A decision suspending an official from his duties pursuant to Articles 23 and 24 of Annex IX to the Staff Regulations is intended to be effective throughout a given period of time. That period initially corresponds to the period of the investigation and continues further where the institution considers that the interest of the service, and sometimes of the official, requires that he be removed from his post until it has reached a final decision on the alleged infringements. Accordingly, a decision pronouncing the official’s suspension would be rendered largely ineffective if it could not operate during the period when it is supposed to do so.

Consequently, suspension of the operation of such a decision brings irreversible effects, and could even prejudge the decision of the Civil Service Tribunal in the main proceedings. The circumstances are different if the suspension of operation is not granted. The harm caused to the suspended official by damage to his reputation could possibly be remedied by annulling that decision or even, if necessary, by ordering the institution to pay damages. It is therefore appropriate, when balancing the interests involved, to take account of that irreversible nature and to suspend the operation of the decision to suspend the official only if the urgency of a suspension of operation appears indisputable.

(see paras 27-31, 36)

See:

Antillean Rice Mills v Council, para. 46; order of 30 April 2008 in T-65/08 R Spain v Commission, not published in the ECR, para. 82 and the case-law cited therein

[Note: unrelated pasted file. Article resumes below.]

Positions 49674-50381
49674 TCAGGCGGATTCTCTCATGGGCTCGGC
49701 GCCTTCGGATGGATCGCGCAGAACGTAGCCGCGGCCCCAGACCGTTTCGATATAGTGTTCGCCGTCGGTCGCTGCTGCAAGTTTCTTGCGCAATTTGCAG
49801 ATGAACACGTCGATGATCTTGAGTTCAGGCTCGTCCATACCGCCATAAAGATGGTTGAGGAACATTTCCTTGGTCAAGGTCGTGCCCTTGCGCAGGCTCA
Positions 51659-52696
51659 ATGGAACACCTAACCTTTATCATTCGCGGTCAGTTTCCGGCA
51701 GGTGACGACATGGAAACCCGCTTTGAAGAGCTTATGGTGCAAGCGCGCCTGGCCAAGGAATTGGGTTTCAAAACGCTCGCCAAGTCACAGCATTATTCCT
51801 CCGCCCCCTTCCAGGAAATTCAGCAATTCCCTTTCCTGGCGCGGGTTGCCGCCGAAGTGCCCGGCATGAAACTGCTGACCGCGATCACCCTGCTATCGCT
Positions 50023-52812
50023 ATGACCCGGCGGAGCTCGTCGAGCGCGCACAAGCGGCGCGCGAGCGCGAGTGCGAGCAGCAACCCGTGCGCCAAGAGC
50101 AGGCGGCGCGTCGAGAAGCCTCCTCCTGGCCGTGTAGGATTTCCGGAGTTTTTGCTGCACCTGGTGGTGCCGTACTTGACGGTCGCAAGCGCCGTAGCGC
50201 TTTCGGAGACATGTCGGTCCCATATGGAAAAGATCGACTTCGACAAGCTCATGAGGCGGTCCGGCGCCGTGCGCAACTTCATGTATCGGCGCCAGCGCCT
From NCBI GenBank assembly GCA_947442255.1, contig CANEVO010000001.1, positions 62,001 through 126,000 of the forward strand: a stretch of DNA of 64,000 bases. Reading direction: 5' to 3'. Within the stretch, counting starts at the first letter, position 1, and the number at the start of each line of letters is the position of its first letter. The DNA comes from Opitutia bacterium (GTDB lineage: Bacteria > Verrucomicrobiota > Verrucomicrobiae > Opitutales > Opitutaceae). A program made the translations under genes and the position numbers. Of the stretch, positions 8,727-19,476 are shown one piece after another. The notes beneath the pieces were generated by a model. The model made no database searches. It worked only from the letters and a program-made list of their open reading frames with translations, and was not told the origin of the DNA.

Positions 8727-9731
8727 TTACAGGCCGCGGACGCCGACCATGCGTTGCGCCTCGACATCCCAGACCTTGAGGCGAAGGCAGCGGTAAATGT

3.      The purpose of the procedure for interim relief is not to ensure that the damage is made good but to ensure that the judgment on the substance of the case takes full effect. For the purpose of attaining that objective, the relief sought must be urgent, meaning that, in order to avoid serious and irreparable harm to the applicant’s interests, it must be ordered and produce its effects before a decision is reached in the main action. It is, moreover, for the party seeking the grant of interim relief to prove that he cannot await the outcome of the main proceedings without suffering such harm.

In so far as non-material harm results from the effects on an official’s image of a decision ordering his suspension, it is, in principle, an inescapable and immediate consequence of that decision. Moreover, suspending the implementation of such a decision would not make good any non-material damage of that nature more than the possible future annulment of the decision at the end of the main action.

Furthermore, even if the suspended official claims specific damage concerning his career which is different from the harm to his reputation, that possible damage would result from the disciplinary proceedings that might be initiated against him, not from the contested decision.

(see paras 41, 43-44)

See:

C-65/99 P(R) Willeme v Commission [1999] ECR I‑1857, paras 60 to 62

T-173/99 R Elkaïm Mazuel v Commission [1999] ECR-SC I‑A‑155 and II‑811, para. 25; De Nicola v EIB, para. 43; T‑320/02 R Esch-Leonhardt and Others v ECB [2002] ECR-SC I‑A‑325 and II‑1555, para. 27

4.      A judicial decision ordering the suspension of operation of a measure is a provisional measure designed to preserve the future. Thus a suspension, unlike an annulment, cannot have retroactive scope.

(see para. 53)